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Net.aesthetics, net.history, net.criticism: Introducing into a computer art and graphics curriculum

, The Ohio State University, United States

The Ohio State University . Awarded

Abstract is an art form that uses the Internet as a medium, and has been created specifically for viewing on the World Wide Web. For the art instructor whose curriculum includes art criticism, art history and aesthetics with studio activities, including in such a way that encourages critical thinking and new perspectives on art as well as the Internet is a daunting challenge. The art instructor needs the computer skills necessary to assist students in creating, as well as an understanding of the cultural, technological and theoretical underpinnings of in order to demystify it for students. tends to be highly conceptual, strongly challenges commonly held notions regarding art, and often requires the viewer to have some knowledge of the history of the Internet. It also requires the viewer to understand the Internet as a cultural phenomenon rather than a technological tool.

My primary empirical objective was to formulate effective pedagogical strategies for the high school art instructor incorporating into their curriculum in such a way that would facilitate students' critical thinking, meaning making, and deeper understanding of the cultural aspects of the Internet. The principal research question is: how can be integrated into a high-school level computer art and graphics curriculum?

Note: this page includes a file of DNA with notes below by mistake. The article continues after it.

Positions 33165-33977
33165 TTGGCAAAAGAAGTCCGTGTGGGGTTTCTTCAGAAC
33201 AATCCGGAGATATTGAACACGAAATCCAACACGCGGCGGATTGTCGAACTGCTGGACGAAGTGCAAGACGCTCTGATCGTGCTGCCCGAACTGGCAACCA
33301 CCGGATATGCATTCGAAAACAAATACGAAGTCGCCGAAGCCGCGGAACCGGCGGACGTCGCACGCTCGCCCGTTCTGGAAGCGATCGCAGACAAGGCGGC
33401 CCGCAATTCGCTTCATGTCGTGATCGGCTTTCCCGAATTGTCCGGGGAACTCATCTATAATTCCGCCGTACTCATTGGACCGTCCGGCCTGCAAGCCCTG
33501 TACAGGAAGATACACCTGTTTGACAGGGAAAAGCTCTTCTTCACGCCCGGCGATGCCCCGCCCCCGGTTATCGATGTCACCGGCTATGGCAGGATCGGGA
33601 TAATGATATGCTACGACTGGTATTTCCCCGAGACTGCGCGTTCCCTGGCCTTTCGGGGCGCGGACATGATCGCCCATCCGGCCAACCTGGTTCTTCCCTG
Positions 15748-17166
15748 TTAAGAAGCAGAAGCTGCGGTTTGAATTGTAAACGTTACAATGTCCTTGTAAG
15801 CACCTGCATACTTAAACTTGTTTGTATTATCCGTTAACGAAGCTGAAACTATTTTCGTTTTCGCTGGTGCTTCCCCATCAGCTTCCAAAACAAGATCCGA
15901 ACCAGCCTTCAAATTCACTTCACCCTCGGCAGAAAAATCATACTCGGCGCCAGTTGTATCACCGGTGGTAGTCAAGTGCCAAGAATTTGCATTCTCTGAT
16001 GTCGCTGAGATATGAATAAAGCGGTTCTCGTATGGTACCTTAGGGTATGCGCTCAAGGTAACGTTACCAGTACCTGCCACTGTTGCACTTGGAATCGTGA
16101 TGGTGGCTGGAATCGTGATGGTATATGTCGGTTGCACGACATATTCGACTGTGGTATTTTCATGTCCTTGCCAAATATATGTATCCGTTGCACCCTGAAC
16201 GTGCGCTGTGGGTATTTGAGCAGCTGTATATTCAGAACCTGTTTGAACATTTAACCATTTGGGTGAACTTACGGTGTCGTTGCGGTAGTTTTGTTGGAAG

Over the course of the study, the principal investigator engaged in reflective practices that enabled her to devise pedagogical strategies that, in turn, facilitated a demystification process that enabled the students to overcome their initial disorientation and became increasingly able to appreciate and understand Despite the students' familiarity with the Internet and traditional art forms, however, they were not able to translate their knowledge gained from these experiences into an adequate vocabulary in which to describe and interpret as an artistic form. When asked to compare the web sites they are more accustomed to with, these students defined a typical web site in terms of its functionality, how its form is dependent on its functionality, and its content; in direct contrast to a “typical” web site, most of the students described's form and function as something quite opposite.


Colman, A.R. Net.aesthetics, net.history, net.criticism: Introducing into a computer art and graphics curriculum. Ph.D. thesis, The Ohio State University. Retrieved February 29, 2020 from .

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